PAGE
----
Top quality venture capital and private equity funds are very difficult for even institutional and high net worth investors to access, with many managers operating by invitation only.

As an investor in this area for over 30 years, with deep networks spanning the USA, Asia and Europe, Pantheon Ventures proves its real value to retail investors by getting PIP into these funds.

“Relationships are really important in the private equity and venture capital business,” stresses Steers, who is on the advisory boards of many leading funds that operate on both sides of the Atlantic.

Also important is being structured as a listed investment trust. For investors this is a liquid way to invest in what is an illiquid asset class, with the average private equity investment fund tying you in for at least 10 years, while the closed-end structure does not suffer from redemption issues as have befallen some open-ended unit trusts in recent years.

Drilling down into the portfolio’s £1.7bn of NAV, there is a definite skewing towards sectors such as IT, healthcare and consumer companies with durable demand, which have proved their resilience in the past year.

Recent interim results showed NAV per share of 3,139.2p, up 8.9% over the half-year to 30 November 2020, with strong valuation gains during the period, and 12.8% on an annualised basis over the past decade. There was further progression to the end of February 2021 with NAV per share growth of 9.4% for the nine-month period since May 2020.

A share price of 2,610p offers a discount of roughly 17% to NAV, and on top of this, Steers says there’s more value in the portfolio that people don’t see.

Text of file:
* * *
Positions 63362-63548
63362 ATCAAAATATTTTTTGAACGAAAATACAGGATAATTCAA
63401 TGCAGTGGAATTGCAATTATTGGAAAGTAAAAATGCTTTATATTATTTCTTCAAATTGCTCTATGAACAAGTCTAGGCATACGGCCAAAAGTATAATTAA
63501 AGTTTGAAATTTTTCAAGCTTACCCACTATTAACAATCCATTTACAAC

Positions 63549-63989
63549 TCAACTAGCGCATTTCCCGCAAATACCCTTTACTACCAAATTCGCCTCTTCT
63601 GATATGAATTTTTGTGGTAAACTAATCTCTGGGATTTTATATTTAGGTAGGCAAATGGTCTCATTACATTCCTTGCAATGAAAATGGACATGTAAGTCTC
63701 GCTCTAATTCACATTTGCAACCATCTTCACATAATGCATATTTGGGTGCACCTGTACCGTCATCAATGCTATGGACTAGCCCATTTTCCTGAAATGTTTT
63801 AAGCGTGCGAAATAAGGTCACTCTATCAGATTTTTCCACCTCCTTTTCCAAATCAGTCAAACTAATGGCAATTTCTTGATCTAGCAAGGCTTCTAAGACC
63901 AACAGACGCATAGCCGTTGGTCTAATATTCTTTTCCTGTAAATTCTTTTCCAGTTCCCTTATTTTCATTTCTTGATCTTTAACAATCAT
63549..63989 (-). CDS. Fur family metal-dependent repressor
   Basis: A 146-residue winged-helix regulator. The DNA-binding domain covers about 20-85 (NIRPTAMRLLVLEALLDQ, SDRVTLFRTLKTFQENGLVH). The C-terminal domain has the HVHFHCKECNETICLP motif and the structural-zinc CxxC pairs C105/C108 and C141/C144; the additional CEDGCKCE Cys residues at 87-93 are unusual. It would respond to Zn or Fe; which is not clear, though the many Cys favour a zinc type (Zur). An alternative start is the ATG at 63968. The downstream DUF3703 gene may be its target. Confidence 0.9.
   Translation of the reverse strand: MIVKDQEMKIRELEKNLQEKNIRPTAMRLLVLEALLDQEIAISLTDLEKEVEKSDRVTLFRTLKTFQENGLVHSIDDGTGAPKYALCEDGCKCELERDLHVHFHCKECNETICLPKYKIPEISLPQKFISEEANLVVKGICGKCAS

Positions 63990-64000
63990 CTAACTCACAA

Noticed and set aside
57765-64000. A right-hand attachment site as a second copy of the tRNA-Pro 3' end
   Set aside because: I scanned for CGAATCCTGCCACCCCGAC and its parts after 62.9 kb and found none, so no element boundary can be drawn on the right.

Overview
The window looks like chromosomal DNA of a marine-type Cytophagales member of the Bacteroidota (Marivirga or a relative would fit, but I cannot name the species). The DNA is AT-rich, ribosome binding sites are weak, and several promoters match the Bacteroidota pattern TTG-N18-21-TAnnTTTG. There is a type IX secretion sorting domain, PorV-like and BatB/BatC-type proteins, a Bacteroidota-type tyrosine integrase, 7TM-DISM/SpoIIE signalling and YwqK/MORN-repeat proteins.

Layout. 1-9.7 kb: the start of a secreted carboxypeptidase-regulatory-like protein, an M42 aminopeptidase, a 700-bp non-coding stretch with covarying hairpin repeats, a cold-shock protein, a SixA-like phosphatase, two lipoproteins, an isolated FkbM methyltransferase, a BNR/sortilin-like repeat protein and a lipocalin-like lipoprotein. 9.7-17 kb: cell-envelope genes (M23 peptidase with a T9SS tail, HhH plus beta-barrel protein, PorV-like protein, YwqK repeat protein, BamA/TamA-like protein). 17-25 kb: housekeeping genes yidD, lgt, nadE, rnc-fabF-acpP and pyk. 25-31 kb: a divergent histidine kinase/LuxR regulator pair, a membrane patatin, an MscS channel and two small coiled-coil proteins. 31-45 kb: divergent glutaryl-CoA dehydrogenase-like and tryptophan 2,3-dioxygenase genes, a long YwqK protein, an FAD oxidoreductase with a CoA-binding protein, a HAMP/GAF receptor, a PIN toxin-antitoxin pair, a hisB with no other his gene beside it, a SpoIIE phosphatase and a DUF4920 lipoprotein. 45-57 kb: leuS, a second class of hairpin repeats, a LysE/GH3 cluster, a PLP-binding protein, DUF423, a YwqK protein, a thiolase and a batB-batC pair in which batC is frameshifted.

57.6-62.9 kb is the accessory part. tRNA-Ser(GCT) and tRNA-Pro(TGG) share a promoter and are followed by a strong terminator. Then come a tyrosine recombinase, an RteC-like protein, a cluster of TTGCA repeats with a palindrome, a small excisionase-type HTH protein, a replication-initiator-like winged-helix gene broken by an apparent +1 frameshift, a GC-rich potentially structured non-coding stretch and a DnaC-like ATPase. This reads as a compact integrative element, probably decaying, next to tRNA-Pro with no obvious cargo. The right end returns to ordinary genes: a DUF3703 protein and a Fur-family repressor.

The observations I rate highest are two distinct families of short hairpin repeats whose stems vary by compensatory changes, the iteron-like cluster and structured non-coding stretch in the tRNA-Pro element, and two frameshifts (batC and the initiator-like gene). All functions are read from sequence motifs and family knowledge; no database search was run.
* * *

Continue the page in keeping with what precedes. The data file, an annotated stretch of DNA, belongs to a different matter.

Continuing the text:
“If you track the proceeds we get from the sale of each individual company and compare that with how the manager valued the company 12 months before.”

“Looking at the ratio between the two, on average during the six months to November 2020 we exited with an uplift of 20%. So you could say that on average, the companies are 20% undervalued.”

“So, if you think about that, and then you think that we’re trading at a circa 17% discount, then it’s kind of a discount on a discount.”

As well as a healthy cash balance of £121m at the end of February 2021, PIP also had a £300m unused borrowing facility that means it has 4.7 times financing cover for its current undrawn commitments. In addition, PIP’s financial strength means that it has been able to continue investing through the pandemic and is well-positioned to take advantage of the opportunities that are in its full deal pipeline.

With ESG factors increasingly valuable to investor decision-making, it is worth noting that PIP promotes equal opportunity, diversity and inclusion in its portfolio, with these principles fully integrated into its investment due diligence processes.

As highlighted in the Hampton-Alexander review of FTSE women leaders published recently, PIP does not just talk the talk, with three women on its board of directors, exceeding the target set for boards to consist of 33% women by 2020.